European Journal of Forest Research

, Volume 128, Issue 3, pp 253–263 | Cite as

Performance and nutrient dynamics of holm oak (Quercus ilex L.) seedlings in relation to nursery nutrient loading and post-transplant fertility

  • Juan A. OlietEmail author
  • María Tejada
  • K. Francis Salifu
  • Aleyda Collazos
  • Douglass F. Jacobs
Original Paper


Holm oak (Quercus ilex L.) seedlings were exponentially (E) nutrient loaded using incremental increases in fertilizer addition or conventionally (C) fertilized using a constant fertilizer rate during nursery culture. The fertility treatments (mg N plant−1) were control (0), 25E, 100E, and 100C. Subsequently, 1-year-old plants were transplanted under simulated soil fertility gradients in a greenhouse to evaluate effects of nutrient loading and post-transplant fertility on seedling performance. Post-transplant fertility consisted of fertilizing plants at two rates (0 vs. 200 mg N plant−1). A water-soluble fertilizer 20-20-20 was supplied in both nursery and post-transplant experiments. Nutrient loading increased plant N content by 73% in 100E and by 75% in 100C relative to controls, although no significant differences were detected between constant and exponential fertilization regimes at the 100 mg N plant−1 rate. When transplanted, nutrient loading promoted post-transplant root growth relative to shoot, implicating potential to confer competitive advantage to loaded holm oak seedlings after trans-planting. In contrast, post-transplant fertility increased new shoot dry mass by 140% as well as N, P and K content relative to controls. Results suggest that holm oak seedlings can be successfully nutrient loaded in the nursery at higher fertility rates, improving its potential to extend new roots, but alternative fertilization regimes and schedules that better fit nutrient availability to the growth rhythm and conservative strategy of this species must be tested.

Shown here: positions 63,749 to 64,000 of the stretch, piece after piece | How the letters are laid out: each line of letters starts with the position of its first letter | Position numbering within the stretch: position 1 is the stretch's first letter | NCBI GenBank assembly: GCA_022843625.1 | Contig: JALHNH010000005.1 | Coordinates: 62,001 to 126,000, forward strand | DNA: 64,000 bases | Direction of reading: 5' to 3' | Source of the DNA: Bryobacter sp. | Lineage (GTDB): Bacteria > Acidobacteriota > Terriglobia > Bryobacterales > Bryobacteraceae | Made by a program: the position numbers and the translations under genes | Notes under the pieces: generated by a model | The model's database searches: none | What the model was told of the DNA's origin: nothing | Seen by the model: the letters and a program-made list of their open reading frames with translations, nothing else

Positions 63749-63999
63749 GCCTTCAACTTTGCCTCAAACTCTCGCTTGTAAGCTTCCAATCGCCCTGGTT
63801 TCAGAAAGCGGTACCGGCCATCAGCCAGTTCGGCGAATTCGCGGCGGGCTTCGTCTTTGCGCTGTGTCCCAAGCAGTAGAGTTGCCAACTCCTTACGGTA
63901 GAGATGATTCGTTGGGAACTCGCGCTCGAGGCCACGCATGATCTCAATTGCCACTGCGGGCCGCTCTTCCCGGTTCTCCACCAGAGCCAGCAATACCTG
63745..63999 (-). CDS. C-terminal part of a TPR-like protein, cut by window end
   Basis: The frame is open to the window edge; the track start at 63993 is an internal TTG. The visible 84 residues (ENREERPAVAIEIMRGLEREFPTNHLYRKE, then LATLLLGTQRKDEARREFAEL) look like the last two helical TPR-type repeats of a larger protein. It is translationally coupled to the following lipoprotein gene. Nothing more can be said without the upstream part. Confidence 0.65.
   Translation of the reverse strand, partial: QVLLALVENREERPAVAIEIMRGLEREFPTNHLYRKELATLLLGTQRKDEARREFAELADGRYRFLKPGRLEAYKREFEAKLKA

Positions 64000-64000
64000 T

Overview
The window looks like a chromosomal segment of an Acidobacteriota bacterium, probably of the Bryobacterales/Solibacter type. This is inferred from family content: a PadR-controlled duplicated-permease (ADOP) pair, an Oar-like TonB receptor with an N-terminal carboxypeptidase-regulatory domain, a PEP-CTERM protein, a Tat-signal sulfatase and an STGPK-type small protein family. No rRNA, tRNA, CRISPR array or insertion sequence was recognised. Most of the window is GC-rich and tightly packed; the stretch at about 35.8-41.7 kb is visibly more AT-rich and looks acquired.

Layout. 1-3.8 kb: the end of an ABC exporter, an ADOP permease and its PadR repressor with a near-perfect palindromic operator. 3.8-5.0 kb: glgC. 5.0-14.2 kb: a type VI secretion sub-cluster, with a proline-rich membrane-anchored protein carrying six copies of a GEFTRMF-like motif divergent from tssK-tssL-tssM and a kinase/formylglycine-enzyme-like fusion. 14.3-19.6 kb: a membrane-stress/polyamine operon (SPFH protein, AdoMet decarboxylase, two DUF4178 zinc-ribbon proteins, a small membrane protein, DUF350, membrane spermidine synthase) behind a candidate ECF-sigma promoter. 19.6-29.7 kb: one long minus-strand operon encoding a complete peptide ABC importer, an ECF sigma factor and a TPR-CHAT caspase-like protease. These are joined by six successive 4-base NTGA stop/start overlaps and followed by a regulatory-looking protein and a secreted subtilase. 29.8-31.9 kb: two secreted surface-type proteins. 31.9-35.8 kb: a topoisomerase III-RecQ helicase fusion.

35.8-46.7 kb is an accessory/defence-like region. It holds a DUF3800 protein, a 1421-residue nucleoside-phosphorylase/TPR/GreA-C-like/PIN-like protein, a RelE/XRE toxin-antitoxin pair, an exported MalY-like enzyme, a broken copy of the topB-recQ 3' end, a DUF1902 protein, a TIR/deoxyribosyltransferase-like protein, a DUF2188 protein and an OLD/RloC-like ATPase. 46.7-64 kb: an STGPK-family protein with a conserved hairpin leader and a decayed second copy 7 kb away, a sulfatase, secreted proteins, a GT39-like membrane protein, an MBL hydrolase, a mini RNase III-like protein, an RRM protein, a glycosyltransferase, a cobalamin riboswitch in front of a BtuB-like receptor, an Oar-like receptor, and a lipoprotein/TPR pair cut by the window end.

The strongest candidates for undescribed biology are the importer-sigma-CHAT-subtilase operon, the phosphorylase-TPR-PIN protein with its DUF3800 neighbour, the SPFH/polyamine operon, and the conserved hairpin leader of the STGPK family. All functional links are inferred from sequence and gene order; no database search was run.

Exponential fertilization Forest restoration Nitrogen Mineral nutrition Remobilization 



We gratefully acknowledge the financial support of the University of Córdoba and Andalucía Research Programs to promote research groups activities. Additionally, this research was partially supported by MEC project AGL2006-12609-C02-01/FOR.


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Copyright information

© Springer-Verlag 2009

Authors and Affiliations

  • Juan A. Oliet
    • 1
    Email author
  • María Tejada
    • 1
  • K. Francis Salifu
    • 2
  • Aleyda Collazos
    • 1
  • Douglass F. Jacobs
    • 2
  1. 1.Departamento de Silvopascicultura, E.T.S. Ingenieros de MontesUniversidad Politécnica de MadridMadridSpain
  2. 2.Department of Forestry and Natural Resources, Hardwood Tree Improvement and Regeneration CenterPurdue UniversityWest LafayetteUSA

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